First dance marathon ended early, but set stage for craze

Posted May 01, 2010, at 5:26 p.m.
Last modified Jan. 30, 2011, at 11:26 a.m.

Local people loved to dance. They danced for charity, they danced for prizes, they danced for the fun of it. They loved novelty. The latest novelty a century ago was the dance marathon. The first one in the area, according to the Bangor Daily Commercial, began at a hall in Brewer on the night of April 28, 1910, and ended in the wee hours the next morning.

“WHITE FACED, ALMOST FAINTING, PLUCKY GIRLS DANCED ON,” said the sensational headline on the Commercial story. “Supreme Endurance Test in Real Marathon Dance in Brewer Last Night — Four Couples Went Two Hours With Never a Pause.” As readers can see, dance marathons had not yet developed into the crazy extravaganzas they became in the 1920s and ’30s, but central Mainers had the spirit right from the beginning.

The lead paragraph on the story proclaimed, “What was probably the first Marathon Waltz ever held in New England was danced from late Thursday night to early Friday in Central Hall, Brewer and proved to be not only a great attraction but a contest of endurance the like of which has rarely been seen around here.”

The first in New England? Who knows. Such unprovable claims were not uncommon in the Bangor papers.

The organizer of this festive occasion was a Bangor entrepreneur with the appropriately jaunty name of Kid Meyers. Attendees were mostly from across the river in the Queen City, said the newspaper. Oddly, there was no mention of a band. Perhaps a Victrola was the source of the music. Victrola concerts were a popular form of entertainment back then.

The dancing started shortly before 11 p.m. About a dozen couples took to the dance floor and, “as they grew tired, leg weary, back weary, dizzy, the strain under which they were laboring began to tell on them.”

The first contestants to quit were William Finnigan and his unidentified partner. They had been “doing the grind” but 13 minutes. After 38 minutes, Joe Cox and partner decided they had had enough “whirling.”

Every little sign of stress was described in minute detail.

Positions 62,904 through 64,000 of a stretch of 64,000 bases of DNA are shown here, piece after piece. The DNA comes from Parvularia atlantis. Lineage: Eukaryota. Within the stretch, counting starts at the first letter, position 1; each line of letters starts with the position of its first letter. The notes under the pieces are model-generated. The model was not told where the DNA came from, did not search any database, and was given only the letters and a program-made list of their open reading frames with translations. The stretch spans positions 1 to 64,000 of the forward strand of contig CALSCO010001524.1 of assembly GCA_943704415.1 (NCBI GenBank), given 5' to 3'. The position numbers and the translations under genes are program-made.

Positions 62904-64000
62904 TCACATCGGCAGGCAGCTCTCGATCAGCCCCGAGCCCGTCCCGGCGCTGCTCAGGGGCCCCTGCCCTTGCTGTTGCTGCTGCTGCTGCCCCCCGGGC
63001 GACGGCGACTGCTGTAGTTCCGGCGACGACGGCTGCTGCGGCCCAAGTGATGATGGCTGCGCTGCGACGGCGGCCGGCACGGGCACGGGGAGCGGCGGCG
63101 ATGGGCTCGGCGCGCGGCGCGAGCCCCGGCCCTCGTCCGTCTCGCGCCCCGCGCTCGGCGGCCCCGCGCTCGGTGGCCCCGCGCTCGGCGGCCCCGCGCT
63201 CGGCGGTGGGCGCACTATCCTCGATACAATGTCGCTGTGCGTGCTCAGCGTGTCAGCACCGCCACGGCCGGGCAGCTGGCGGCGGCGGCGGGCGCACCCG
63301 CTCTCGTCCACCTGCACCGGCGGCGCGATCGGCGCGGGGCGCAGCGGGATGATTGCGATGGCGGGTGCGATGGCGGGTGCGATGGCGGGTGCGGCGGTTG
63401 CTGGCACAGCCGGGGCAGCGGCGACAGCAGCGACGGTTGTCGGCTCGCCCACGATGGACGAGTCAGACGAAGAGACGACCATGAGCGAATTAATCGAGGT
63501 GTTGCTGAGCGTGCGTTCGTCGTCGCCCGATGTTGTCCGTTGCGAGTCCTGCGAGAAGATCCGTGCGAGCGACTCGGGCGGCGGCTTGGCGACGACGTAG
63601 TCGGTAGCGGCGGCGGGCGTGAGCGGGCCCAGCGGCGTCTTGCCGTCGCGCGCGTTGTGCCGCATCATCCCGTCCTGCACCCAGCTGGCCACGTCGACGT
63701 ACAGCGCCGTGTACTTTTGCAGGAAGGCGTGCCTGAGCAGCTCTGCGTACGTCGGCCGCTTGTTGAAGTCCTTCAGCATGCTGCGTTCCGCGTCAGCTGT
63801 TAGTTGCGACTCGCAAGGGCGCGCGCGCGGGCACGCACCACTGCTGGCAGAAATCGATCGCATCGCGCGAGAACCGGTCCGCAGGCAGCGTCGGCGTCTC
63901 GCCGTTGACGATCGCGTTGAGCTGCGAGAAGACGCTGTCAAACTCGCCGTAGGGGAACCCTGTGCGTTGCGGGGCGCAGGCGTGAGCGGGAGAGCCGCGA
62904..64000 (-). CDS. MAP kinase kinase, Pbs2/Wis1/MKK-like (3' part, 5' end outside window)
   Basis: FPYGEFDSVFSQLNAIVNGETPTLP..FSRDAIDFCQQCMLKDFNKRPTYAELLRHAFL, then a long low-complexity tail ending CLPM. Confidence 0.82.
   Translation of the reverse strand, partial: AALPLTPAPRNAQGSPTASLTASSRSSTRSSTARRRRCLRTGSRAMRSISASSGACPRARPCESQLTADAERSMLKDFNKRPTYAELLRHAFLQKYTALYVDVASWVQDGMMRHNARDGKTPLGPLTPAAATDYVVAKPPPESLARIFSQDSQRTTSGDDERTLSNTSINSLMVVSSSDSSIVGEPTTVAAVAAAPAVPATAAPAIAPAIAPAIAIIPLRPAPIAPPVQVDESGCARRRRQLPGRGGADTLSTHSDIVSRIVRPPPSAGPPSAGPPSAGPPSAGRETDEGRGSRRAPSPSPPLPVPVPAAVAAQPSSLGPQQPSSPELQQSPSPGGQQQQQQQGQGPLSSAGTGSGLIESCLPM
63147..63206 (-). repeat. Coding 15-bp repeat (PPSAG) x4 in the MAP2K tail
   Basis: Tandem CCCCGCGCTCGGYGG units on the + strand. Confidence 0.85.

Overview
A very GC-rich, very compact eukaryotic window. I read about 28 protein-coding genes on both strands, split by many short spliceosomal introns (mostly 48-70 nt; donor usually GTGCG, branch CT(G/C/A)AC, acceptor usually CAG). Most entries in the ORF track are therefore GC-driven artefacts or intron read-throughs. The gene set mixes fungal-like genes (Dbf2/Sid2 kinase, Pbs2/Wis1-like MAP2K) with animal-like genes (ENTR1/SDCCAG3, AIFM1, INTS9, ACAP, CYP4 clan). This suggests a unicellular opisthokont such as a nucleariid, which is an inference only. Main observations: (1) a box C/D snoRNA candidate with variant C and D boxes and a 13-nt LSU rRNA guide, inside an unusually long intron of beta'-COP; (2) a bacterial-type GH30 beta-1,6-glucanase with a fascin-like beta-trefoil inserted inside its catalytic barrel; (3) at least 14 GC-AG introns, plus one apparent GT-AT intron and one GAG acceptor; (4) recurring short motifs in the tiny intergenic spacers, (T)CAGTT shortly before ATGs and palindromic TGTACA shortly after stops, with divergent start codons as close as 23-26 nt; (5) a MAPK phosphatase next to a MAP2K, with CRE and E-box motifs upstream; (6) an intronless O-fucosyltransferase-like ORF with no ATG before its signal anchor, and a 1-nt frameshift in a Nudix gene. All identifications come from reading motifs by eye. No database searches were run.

“As the long, long minutes dragged on the faces of the dancers underwent considerable change. Some who started in laughing and talking slowed down to merely a slow, steady waltz. Many of the girls showed that the pace was telling on them with their set faces, drawn look around the mouths and staring eyes,” wrote the re-porter, who, doubtlessly dying of boredom, looked for descriptive flourishes to pep up his story.

Next out of the running were “Beauty” Megan and Miss Sadie Hunter after waltzing an hour and 20 minutes. In a few more minutes, Will Smith and Miss Katie Norton quit. Charles Voyal and Miss Griffin slowed down to a walk and then bowed out in an hour and 42 minutes.

That left four couples: Charles Knaide and Miss Lynn; “Babe” Fitzgerald and Miss Kitty Jackson; Vaughn Campbell and Miss Lena Sprague; and B.J. Cunion and Miss Kennedy.

Apparently the judges got bored, too, because they ended the festivities at 1 a.m., and none too soon. One girl was alleged to have turned “chalk white” and was unable to talk plainly.

The remaining couples lined up. It was time to award the prizes. Miss Lynn received the lady’s first prize — a gold watch. The man’s prize — gold cuff studs and scarf pin — went to B.J. Cunion. Apparently no prizes were on hand, however.

“They may get the prizes by calling on Kid Meyers, the man who ran the dance,” concluded the reporter.

This novice event blossomed into a fad that would make entertainment headlines across the nation in a few years as young men and women competed for much larger prizes in contests that lasted for weeks and even months. One of the most famous of these events was the dance marathon in 1933 at the Paradise Pavilion, located on the Penobscot River in East Hampden (across from where Pat’s Pizza is today, according to local historian Dick Shaw).

The marathon had been going for close to six weeks when one freezing December night at around 11 p.m., a northeast wind toppled the building’s chimney, causing the furnace to “explode.” Within half an hour the tinderbox was burned flat. Three people died at the scene and a fourth at the hospital.

Many more would have died if Hampden police hadn’t enforced a state ban on dancing commercially on Sundays by raiding the place some weeks earlier. The fire was on a Sunday night and only about 40 people were in the building, including 11 dancing couples competing for the $1,500 first prize. A grand jury refused to in-dict the dance’s sponsor on manslaughter charges.

Marathon dances had come a long way since the first one in the Bangor area was held in 1910. Outspoken ministers railed against them. Public officials in many places sought ways to keep them out of their towns. Legislators were passing laws to regulate them. The simplicity that had characterized Kid Meyers’ production had been turned into something else — something the public would no longer tolerate.

An illustrated collection of Wayne E. Reilly’s columns titled Remembering Bangor: The Queen City Before the Great Fire is available at bookstores. Comments about this column may be sent to him at wreilly.bdn@gmail.com.

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